In the aftermath of USC’s deflating loss to Stanford, Twitter was ablaze with people reacting to the loss, many of which were in melodramatic fashion. Yes, USC lost to Stanford. For an unprecedented fourth time in a row. And yes, the team did not look like the No. 2 team, or even a top 10, for that matter. We saw USC’s O-line leave Matt Barkley and the running game hanging, and when it was not being the source of USC’s anguish, Barkley just did not play well at all. He left the field with his head hung low, walking dejectedly; his body language reflecting his mental state and that of all the fans that watched USC’s dreams of going to Miami shatter before their eyes.
Or did they?
Even though the loss to Stanford is hard to stomach, this is surely not the end of the line for the Trojans. They still have a long season ahead of them to prove their worthiness, and it starts next week by bouncing back and beating Cal with extreme prejudice. USC has walked this road before, and if history is any indication of future behavior, then Lane Kiffin and his squad have nothing to worry about.
4. The Trojans Have Been Here Before And Bounced Back Each Time
In each of USC’s past four seasons, the Trojans have dropped their first or second conference game. In 2008 it was Oregon State, then Washington in ’09, Washington again in ’10, ASU in ’11, and now Stanford. Each of these losses stung, hurt, and dazed the Trojans and their fans, giving them reason to be nervous about the rest of the season to come. Even in seasons when the Trojans didn’t drop the first conference game, they on occasion lost high-pressure match ups against conference foes, like in 2003 against Cal. In that season–and from 2006-2008–the Trojans played with more fire and desire and demolished the rest of their opponents on their way to a Rose Bowl berth. Last season, after the Trojans lost to ASU in embarrassing fashion, they played like a completely different team from then out. They went toe-to-toe with Andrew Luck and later got the best of Chip Kelly and the Oregon Ducks in a sold-out crowd at Autzen Stadium. Had the Trojans not tasted bitter defeat at the hands of the Sun Devils, it is likely they would not have had the grit to defeat the Ducks, trounce UCLA 50-0 and end the season 10-2.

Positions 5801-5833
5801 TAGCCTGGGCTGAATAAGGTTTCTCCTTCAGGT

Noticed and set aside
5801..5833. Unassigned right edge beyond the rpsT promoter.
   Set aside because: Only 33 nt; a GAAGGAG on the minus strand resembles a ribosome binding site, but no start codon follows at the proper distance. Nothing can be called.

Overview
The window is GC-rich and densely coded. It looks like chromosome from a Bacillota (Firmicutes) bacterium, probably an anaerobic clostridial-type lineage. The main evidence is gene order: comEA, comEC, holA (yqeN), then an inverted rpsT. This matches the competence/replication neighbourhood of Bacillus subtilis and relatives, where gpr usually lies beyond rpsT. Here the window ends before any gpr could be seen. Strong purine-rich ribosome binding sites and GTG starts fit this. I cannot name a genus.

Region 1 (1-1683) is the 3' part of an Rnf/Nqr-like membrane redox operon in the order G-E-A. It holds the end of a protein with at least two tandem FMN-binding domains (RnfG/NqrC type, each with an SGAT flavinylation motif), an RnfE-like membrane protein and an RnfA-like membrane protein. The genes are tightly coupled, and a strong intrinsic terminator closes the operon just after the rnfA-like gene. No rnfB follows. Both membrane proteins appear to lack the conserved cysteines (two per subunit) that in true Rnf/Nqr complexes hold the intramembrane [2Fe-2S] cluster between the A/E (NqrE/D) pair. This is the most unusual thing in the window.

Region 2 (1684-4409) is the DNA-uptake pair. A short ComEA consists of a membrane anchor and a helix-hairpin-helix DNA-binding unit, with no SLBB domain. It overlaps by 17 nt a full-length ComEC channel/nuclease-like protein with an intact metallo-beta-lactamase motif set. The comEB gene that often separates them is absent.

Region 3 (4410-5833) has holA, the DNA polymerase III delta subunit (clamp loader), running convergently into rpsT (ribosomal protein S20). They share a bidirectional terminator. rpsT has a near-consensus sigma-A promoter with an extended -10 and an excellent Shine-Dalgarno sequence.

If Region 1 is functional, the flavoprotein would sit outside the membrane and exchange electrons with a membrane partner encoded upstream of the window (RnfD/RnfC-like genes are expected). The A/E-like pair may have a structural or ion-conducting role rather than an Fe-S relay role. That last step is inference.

If the Trojans can channel that same energy, they can still handle the rest of their Pac-12 opponents, beat Oregon twice, and make a case for their place in Miami come January.